I was driving on one of my favorite country roads the other day.  Past the farm where my favorite cows slowly move
up the path to graze for the day and one lone goat stands watch near the barn.   And it hit me just as it hits me every year.  
I never know the exact day.  I don’t think about it or wait for it.  But it always happens.  The grass is suddenly bright green.
It is like it happened overnight. One day I’m driving and suddenly there it is.  One day the grass is dull and brown and
seemingly overnight it is a vibrant green.  I drove on this same road yesterday and nothing struck me.
When I notice it I am immediately aware of feeling happy, hopeful and contented. Spring is really here.  Those
of us living in the northern hemisphere are accustomed to being teased by Spring.  One day warm and pleasant and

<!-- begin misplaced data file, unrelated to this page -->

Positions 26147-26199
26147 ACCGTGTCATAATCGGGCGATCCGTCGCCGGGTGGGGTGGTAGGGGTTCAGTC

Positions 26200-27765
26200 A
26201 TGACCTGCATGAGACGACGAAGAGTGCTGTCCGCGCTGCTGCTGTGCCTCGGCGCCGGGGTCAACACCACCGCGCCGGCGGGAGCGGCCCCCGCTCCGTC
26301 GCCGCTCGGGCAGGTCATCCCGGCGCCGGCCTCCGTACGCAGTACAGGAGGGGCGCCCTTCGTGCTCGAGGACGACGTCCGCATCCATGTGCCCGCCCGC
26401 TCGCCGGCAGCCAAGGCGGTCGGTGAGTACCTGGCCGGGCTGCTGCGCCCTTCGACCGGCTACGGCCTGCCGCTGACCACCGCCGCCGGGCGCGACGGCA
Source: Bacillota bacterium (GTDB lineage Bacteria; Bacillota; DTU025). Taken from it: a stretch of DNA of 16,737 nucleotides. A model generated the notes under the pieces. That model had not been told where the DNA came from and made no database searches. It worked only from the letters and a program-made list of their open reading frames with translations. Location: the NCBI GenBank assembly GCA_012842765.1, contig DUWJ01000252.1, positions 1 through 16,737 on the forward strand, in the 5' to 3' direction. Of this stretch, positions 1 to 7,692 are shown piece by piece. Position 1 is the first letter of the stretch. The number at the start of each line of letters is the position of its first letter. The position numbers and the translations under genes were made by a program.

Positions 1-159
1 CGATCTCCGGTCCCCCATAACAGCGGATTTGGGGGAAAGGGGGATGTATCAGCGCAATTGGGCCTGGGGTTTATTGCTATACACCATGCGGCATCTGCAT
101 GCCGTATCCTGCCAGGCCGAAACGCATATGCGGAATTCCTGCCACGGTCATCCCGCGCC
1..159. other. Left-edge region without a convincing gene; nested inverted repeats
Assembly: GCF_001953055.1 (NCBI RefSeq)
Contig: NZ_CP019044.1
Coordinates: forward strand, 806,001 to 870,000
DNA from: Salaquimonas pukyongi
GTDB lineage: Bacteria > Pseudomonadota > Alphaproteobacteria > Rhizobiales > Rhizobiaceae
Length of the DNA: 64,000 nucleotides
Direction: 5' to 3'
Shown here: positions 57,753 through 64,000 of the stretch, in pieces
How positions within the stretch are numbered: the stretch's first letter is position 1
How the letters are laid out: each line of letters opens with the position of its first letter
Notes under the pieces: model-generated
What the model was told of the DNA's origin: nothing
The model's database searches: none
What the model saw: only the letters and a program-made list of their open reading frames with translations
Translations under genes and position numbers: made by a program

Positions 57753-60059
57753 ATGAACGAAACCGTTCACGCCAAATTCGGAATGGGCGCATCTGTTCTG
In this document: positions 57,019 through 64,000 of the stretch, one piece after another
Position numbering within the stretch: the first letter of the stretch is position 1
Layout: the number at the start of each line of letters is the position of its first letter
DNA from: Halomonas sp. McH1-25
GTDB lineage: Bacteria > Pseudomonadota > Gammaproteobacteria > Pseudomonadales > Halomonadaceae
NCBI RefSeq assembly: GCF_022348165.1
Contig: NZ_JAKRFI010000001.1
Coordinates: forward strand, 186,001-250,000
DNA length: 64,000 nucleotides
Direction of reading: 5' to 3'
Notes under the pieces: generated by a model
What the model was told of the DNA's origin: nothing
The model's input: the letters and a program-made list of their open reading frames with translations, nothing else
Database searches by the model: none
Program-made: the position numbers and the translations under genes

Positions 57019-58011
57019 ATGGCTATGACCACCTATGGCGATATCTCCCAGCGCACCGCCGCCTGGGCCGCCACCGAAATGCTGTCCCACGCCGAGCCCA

the next blowing ice and snow.   Don’t put those boots away too soon.  But something about that bright green grass
just does it for me.  I know this is it.   Spring has arrived.   I’m not sure when I stop noticing it.   Do I get use
to it? Does it get less vibrant?   I can’t answer that.   But at least for a few brief days it is there.   Those few days at
the beginning of Spring when everything seems to be coming to life. 
It is a fleeting time.  As much as I want to hold on to that feeling, that awareness of nature coming to life, I know
that it is passing.   I can’t force it just as I can’t anticipate when it will happen.
So as nature unfolds here in the beautiful rolling hills of Western Pennsylvania, I will enjoy that brief time of
awareness and hope.   Then on to other adventures until next Spring on that day when I’m driving on my favorite
country road, past the cows and I am suddenly struck by how bright the grass has gotten overnight.

“Winter is on my head, but eternal spring is in my heart.”  Victor Hugo

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